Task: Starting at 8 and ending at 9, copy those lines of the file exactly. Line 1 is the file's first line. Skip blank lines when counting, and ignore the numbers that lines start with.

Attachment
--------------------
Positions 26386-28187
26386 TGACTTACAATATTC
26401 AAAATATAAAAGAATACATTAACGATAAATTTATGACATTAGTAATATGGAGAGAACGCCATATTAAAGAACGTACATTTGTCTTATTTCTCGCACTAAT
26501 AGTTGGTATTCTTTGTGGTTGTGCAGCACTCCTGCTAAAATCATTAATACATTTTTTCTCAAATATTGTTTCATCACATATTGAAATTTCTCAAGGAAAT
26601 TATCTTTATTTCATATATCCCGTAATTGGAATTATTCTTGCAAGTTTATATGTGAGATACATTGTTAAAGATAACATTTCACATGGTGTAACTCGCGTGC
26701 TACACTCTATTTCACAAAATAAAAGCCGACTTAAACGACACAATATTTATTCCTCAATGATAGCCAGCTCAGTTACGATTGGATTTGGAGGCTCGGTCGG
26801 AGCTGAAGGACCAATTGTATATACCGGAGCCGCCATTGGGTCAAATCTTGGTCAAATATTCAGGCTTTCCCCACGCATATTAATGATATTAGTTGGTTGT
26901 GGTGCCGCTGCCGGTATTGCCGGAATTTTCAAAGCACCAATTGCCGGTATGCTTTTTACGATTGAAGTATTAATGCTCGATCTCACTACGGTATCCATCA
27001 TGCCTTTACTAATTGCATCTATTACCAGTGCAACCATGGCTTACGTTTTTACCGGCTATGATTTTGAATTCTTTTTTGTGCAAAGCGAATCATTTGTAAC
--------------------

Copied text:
26901 GGTGCCGCTGCCGGTATTGCCGGAATTTTCAAAGCACCAATTGCCGGTATGCTTTTTACGATTGAAGTATTAATGCTCGATCTCACTACGGTATCCATCA
27001 TGCCTTTACTAATTGCATCTATTACCAGTGCAACCATGGCTTACGTTTTTACCGGCTATGATTTTGAATTCTTTTTTGTGCAAAGCGAATCATTTGTAAC